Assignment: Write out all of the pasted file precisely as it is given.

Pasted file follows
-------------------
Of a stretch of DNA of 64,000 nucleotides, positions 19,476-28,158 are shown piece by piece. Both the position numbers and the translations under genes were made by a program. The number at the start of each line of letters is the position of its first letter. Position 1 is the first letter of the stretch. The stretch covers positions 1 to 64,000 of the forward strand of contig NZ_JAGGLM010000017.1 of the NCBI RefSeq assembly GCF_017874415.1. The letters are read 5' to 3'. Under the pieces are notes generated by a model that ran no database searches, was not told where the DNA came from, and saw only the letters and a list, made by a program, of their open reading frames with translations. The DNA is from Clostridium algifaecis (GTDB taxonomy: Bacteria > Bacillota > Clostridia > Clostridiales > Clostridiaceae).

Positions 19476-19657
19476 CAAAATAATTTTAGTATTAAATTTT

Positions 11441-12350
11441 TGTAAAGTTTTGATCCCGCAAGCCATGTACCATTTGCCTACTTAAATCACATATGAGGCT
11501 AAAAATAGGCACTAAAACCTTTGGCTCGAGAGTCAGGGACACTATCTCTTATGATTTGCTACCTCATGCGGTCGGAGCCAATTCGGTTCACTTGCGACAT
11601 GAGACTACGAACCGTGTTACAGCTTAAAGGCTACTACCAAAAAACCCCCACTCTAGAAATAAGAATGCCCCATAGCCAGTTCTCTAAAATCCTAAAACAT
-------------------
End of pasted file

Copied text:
Of a stretch of DNA of 64,000 nucleotides, positions 19,476-28,158 are shown piece by piece. Both the position numbers and the translations under genes were made by a program. The number at the start of each line of letters is the position of its first letter. Position 1 is the first letter of the stretch. The stretch covers positions 1 to 64,000 of the forward strand of contig NZ_JAGGLM010000017.1 of the NCBI RefSeq assembly GCF_017874415.1. The letters are read 5' to 3'. Under the pieces are notes generated by a model that ran no database searches, was not told where the DNA came from, and saw only the letters and a list, made by a program, of their open reading frames with translations. The DNA is from Clostridium algifaecis (GTDB taxonomy: Bacteria > Bacillota > Clostridia > Clostridiales > Clostridiaceae).

Positions 19476-19657
19476 CAAAATAATTTTAGTATTAAATTTT

Positions 11441-12350
11441 TGTAAAGTTTTGATCCCGCAAGCCATGTACCATTTGCCTACTTAAATCACATATGAGGCT
11501 AAAAATAGGCACTAAAACCTTTGGCTCGAGAGTCAGGGACACTATCTCTTATGATTTGCTACCTCATGCGGTCGGAGCCAATTCGGTTCACTTGCGACAT
11601 GAGACTACGAACCGTGTTACAGCTTAAAGGCTACTACCAAAAAACCCCCACTCTAGAAATAAGAATGCCCCATAGCCAGTTCTCTAAAATCCTAAAACAT